In the Response Phase, actions are taken immediately before, during or directly after an emergency occurs, to save lives, minimize damage, and to enhance the recovery activities.  Activities include notification and activation of personnel and services, continuity of government, establishing data and voice communications, dissemination of public information, evacuation or sheltering in place, insuring personnel identification and accountability, mass care, providing for mental and physical well-being of affected individuals.
The goal of the Recovery Phase is to return the community's systems and activities to normal.  Tasks in this phase include restoring organization and staffing, restoring utilities, debris removal, restoration and salvage, maintaining essential records, assessing damages, public and employee information, and identifying recovery funding.  Long-term recovery includes restoring economic activity and rebuilding community facilities and housing.  This also includes rebuilding in such a way as to mitigate damages should the same disaster strike again (e.g. earthquake, flood). 

September is National Preparedness Month and the 13th anniversary of 9/11 - No one should live in fear of what “could” happen, but we shouldn’t live in denial or become complacent either. While the weather is still pleasant and kids are returning to school, take time to prepare for emergencies in your home, school, organizations, businesses, and communities. Click here to see the three easy steps you can follow for making preparedness a part of your everyday life. - Posted 09-10-14 (NEW)

Looking for a shelter during the cold weather? Dial 2-1-1 from your phone for the nearest location to you or click on the this link to view a printable PDF. - Posted 12-04-13

TEXT FIRST. TALK SECOND. - The September 11, 2001 terror attacks, Hurricane Katrina and the 2011 East Coast earthquake all share something in common – each caused massive mobile phone service disruption for millions of Americans. Mobile call volume simply overwhelmed provider capacity during these incidents. The desire to call loved ones after an emergency or disaster is natural. However, preparedness experts universally agree that during an emergency and its immediate aftermath, communicating via SMS text messaging should be your first choice. 40%of cell owners said they found themselves in an emergency situation in which having their phone with them helped This is because non-essential calls often shutdown wireless phone service and prevent 911 calls from getting through and emergency personnel being unable to communicate with each other. In fact, just a single one-minute phone call takes up the same bandwidth as 800 short SMS text messages. Also, unlike phone calls, text messages get through even when the network is congested. Even if it gets a "busy signal" on its first try the text system will continue to keep trying to deliver your message. This makes text messaging perfect for sending non-emergency messages like “R U OK” and “I M OK.” For more information, visit Safe America Foundation. - -Posted 10-10-13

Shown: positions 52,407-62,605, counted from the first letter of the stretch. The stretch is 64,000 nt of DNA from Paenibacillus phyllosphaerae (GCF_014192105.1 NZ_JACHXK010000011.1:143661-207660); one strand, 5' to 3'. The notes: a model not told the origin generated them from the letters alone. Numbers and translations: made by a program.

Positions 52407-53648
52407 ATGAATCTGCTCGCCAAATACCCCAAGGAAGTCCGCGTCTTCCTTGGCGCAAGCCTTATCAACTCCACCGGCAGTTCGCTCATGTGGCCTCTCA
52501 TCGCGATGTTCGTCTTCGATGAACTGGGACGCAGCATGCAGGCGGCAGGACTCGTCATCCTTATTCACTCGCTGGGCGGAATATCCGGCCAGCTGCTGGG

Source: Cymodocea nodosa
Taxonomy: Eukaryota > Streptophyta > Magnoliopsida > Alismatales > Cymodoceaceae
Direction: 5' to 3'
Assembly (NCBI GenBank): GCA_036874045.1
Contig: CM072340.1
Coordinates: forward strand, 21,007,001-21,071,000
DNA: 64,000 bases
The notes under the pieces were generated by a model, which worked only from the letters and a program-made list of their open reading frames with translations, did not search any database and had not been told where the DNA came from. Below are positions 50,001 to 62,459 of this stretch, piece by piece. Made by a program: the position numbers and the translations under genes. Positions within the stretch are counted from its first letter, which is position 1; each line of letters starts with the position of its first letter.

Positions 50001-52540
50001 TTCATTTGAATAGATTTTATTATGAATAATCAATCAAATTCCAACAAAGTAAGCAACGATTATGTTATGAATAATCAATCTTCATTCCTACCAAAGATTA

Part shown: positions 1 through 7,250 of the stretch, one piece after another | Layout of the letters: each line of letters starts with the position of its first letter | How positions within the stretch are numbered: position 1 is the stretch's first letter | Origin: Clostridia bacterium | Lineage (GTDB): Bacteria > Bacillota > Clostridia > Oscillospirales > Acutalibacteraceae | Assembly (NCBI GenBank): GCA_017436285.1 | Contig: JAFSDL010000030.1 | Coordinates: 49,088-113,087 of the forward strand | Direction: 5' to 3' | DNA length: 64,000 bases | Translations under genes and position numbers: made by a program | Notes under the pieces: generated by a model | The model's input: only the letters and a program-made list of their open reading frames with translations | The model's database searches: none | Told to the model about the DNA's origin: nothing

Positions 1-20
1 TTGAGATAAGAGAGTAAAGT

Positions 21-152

Smart911.comWhen you call 9-1-1 today, the operator receives very little information about you – basically just your phone number and your general location. In a situation where seconds count, being able to provide the operator with other critical information about you and your family the instant your call is made can be the difference between life and death. Smart911 was created by leaders in the fields of privacy and information management with the firm belief that providing 9-1-1 with additional timely information about you when you call, can help speed and enhance the effectiveness of an emergency response. -Posted 10-16-12